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Langdon v. County of Columbia

United States District Court, N.D. New York

January 16, 2020

FRANK DINEHART LANGDON, et al., Plaintiffs,
THE COUNTY OF COLUMBIA, et al., Defendants.


          Thomas J. McAvoy Senior United States District Judge.

         Plaintiffs Frank Dinehart Langdon and Grant Dinehart Langdon commenced the instant action against Defendant Columbia County, former Sheriff Paul Proper, Jr., Carl Whitbeck, Jason Shaw, and District Attorney Paul Czajka, on July 17, 2013, asserting claims for false arrest and damage to their reputation. See dkt. # 1. The facts of this case arise out of an arrest of Frank Langdon in June 1987 in connection with a fire at Bull Spring Farm. On September 16, 2013, this Court granted Defendants' motion to dismiss with prejudice. See dkt. # 26. The Court of Appeals affirmed the Court's decision on January 23, 2014. See dkt. # 40. Thereafter, the Court granted Defendants' motion for attorneys fees. See dkt. # 41.

         Since the Court entered its decision on attorneys fees, Plaintiff Grant Langdon has moved the Court for various relief, including attorneys fees, reconsideration and re-reconsideration of various orders. See dkt. #s 42, 44, 50, 75, 76. Grant Langdon has also repeatedly written to the Court and other court officials regarding the case and asserting that the Court's conclusions in this matter were unfair, contrary to law, and factually incorrect. See dkt. #s 58-70, 72-73.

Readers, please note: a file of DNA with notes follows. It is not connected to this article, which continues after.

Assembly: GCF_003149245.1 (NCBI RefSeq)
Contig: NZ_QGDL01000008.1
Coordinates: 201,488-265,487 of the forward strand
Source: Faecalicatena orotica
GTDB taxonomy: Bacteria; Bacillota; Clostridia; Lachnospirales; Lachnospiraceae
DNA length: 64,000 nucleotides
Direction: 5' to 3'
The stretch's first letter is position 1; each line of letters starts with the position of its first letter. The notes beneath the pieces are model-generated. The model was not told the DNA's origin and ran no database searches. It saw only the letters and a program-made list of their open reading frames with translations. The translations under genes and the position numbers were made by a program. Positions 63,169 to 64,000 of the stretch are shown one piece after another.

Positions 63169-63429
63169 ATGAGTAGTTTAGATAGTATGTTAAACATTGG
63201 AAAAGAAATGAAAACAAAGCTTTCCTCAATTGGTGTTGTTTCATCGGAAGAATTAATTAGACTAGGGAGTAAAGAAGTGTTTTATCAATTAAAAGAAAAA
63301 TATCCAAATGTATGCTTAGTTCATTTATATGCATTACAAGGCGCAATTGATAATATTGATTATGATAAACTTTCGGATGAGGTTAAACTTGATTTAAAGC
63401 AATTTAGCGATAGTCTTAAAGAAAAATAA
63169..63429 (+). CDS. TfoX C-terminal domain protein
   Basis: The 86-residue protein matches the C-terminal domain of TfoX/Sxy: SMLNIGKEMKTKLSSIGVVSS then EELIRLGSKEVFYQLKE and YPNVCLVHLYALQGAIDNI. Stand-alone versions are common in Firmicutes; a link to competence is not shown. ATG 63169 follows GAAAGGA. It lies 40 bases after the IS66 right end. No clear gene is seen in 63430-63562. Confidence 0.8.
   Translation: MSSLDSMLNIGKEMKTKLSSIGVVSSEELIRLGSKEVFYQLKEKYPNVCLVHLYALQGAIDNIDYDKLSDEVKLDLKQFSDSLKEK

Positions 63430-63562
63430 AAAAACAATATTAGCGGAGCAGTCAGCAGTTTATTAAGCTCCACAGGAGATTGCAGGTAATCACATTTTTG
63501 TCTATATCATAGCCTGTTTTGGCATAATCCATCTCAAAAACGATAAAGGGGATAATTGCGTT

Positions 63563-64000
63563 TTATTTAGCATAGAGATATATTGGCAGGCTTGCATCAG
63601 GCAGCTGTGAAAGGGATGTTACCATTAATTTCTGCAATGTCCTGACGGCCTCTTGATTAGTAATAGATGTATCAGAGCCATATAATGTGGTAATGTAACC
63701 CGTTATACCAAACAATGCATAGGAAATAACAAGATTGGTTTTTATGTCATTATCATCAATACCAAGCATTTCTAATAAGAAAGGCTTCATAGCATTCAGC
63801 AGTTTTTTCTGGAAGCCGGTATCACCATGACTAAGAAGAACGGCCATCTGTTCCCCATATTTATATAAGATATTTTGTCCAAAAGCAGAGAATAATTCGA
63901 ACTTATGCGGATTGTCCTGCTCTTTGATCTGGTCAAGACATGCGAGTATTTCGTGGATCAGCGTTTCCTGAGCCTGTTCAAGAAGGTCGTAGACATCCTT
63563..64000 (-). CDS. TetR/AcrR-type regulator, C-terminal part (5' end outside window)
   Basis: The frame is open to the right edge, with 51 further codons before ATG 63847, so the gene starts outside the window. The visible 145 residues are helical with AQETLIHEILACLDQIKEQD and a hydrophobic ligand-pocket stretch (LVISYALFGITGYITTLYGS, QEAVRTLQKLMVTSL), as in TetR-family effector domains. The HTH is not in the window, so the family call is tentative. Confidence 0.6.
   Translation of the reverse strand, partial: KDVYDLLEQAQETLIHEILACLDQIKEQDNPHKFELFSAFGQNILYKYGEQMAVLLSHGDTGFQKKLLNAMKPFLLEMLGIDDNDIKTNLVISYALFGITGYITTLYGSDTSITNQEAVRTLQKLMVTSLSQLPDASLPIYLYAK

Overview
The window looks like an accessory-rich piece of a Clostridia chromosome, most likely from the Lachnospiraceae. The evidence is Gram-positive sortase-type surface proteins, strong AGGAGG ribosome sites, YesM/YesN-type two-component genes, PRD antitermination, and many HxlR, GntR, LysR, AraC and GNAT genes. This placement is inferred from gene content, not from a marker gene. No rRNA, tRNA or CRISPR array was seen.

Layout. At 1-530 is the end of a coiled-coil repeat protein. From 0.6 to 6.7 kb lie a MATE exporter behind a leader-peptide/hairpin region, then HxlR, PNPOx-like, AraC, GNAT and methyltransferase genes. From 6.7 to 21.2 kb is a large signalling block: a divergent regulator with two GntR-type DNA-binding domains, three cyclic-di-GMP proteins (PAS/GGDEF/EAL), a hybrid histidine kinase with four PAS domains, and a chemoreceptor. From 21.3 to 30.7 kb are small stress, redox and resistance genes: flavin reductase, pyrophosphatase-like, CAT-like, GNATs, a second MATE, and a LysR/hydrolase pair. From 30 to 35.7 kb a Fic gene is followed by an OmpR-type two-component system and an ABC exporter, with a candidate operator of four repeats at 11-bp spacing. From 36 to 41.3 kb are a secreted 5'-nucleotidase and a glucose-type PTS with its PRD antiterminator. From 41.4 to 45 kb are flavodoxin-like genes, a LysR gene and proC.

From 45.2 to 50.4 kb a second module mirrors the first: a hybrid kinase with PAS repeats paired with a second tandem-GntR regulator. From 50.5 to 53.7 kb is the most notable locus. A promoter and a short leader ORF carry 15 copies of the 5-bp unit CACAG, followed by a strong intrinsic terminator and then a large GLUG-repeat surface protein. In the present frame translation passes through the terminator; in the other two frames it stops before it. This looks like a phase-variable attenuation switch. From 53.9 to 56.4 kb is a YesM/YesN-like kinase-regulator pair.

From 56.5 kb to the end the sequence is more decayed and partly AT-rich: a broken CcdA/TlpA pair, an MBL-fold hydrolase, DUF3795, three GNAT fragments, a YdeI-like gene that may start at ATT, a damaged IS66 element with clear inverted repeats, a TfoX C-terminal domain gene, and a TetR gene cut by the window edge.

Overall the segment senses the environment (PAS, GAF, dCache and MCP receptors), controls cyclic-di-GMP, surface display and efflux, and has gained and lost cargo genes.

Plaintiff Grant Langdon filed two motions for reconsideration in April and May 2018. See dkt. #s 75-76. The Court denied those motions. See dkt. # 78. In denying the motion, the Court warned the Plaintiff that continued attempts to re-litigate matters that had been decided would expose him to contempt sanctions:

Plaintiffs' litigation of this matter has been unsuccessful. The Court earlier determined the lawsuit to be frivolous and directed Plaintiffs to pay Defendants' attorneys fees. Despite this clear finding by the Court, Plaintiff Grant Langdon has repeatedly attempted to convince the Court to alter its decision in this matter and has as often been denied. No issues in this matter remain before the Court, and repeated motions and correspondence with the Court will not change that fact. Plaintiff is warned that continued attempts to relitigate this matter would unnecessarily drain scarce judicial resources. Additional motions for reconsideration that rely on the same claims and evidence will be dismissed and could be subject to sanctions from the Court.

Dkt. # 78, at 2.

         Despite this warning, and with an acknowledgment that his actions exposed him to a contempt finding, Plaintiff Grant Langdon filed another motion for reconsideration of the Court's order dismissing the case on December 23, 2019. See dkt. # 89. Previous to that filing, Plaintiff sent a number of letters to the Court and to an attorney who had represented a defendant in one of his lawsuits. See dkt. #s 85-87. These letters discussed the facts on which the lawsuit is based, facts which have been litigated for decades in this court and in other fora. Plaintiff has obviously disregarded the Court's directive to cease filing motions for reconsideration and has exposed himself to contempt sanctions.